Users' rights and obligations


If you want to use Wiktionary materials in your own books/articles/web sites or other publications, you may do so, but you have to follow the GFDL, which entails the following:

  • your materials in turn have to be licensed under GFDL,
  • you must acknowledge the authorship of the article (section 4B), and
  • you must provide access to the "transparent copy" of the material (section 4J). (The "transparent copy" of a Wiktionary article is its wiki text.) These last two obligations can be fulfilled by providing a conspicuous link back to the home of the article here at

If the Wiktionary article you wish to use contains text, images, sounds, or other material from external sources used with permission or under fair use, you must comply with the separate copyright terms for that material as well. For example, if we include an image under fair use, you must ensure that your use of the article also qualifies for fair use (this might not be the case, for example, if you were using a Wiktionary article for a commercial use that would otherwise be allowed by the GFDL).


It is not the job of rank-and-file Wiktionarians to police every article for possible copyright infringement, but if you suspect one, remain calm and then you should at the very least bring up the issue on that page's talk page. Administrators will examine the situation and take action if needed. The most helpful piece of information you can provide is a URL or other reference to what you believe is the source of the text.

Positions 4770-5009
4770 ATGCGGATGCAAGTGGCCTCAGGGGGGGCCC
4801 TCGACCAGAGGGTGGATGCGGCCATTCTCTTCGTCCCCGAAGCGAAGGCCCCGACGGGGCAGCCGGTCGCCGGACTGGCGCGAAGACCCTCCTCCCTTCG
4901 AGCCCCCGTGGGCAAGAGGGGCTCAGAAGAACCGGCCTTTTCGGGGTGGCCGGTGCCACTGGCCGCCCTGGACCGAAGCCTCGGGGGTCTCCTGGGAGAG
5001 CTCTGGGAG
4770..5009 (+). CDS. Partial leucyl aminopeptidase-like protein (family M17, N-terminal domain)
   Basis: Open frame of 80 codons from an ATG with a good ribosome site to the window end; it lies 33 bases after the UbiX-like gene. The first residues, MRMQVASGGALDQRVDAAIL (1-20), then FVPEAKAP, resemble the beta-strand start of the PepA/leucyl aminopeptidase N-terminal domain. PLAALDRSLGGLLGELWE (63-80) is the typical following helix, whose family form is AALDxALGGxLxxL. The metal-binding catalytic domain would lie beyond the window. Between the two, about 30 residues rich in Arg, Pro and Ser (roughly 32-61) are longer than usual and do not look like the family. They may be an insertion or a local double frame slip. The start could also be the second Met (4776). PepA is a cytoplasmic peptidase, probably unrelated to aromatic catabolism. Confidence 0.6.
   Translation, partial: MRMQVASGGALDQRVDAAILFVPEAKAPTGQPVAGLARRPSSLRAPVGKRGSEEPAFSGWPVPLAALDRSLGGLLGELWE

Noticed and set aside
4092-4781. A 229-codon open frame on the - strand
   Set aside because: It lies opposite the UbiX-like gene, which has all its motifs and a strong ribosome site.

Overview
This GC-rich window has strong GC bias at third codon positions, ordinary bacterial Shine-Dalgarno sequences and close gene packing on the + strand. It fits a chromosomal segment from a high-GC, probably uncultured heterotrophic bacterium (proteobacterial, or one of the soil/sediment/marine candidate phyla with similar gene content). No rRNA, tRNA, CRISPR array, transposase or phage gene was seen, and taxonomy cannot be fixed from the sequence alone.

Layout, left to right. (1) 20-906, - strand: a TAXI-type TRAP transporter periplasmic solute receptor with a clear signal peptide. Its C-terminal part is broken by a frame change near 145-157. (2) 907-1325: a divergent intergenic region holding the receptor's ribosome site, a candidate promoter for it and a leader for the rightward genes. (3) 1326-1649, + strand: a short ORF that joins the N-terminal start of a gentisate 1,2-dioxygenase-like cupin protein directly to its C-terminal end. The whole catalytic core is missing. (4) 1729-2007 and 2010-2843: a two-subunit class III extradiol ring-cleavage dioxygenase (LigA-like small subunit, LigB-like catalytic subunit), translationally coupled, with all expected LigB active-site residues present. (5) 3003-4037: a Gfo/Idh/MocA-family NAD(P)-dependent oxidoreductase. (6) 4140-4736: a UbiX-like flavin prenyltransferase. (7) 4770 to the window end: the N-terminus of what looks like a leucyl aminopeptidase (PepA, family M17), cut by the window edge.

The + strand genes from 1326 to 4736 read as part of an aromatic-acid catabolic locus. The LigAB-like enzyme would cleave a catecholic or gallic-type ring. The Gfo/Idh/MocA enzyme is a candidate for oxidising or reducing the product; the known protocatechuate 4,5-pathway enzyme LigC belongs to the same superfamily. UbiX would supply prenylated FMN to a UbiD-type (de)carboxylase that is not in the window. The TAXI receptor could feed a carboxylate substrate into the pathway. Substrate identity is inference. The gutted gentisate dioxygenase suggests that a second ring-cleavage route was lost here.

Some cases will be false alarms. For example, if the contributor was in fact the author of the text which is published elsewhere under different terms, that does not affect his right to post it here under the GFDL unless it was contrary to his contract with his publisher, but you have no way of knowing if that is so. Also, sometimes you will find text elsewhere on the web that was copied from Wiktionary. In both of these cases, it is a good idea to make a note in the talk page to discourage such false alarms in the future.

If a page really is an infringement, then an administrator will delete the infringing content and make a note to that effect in the talk page, along with the original source. If the author's permission is obtained later, it can be restored.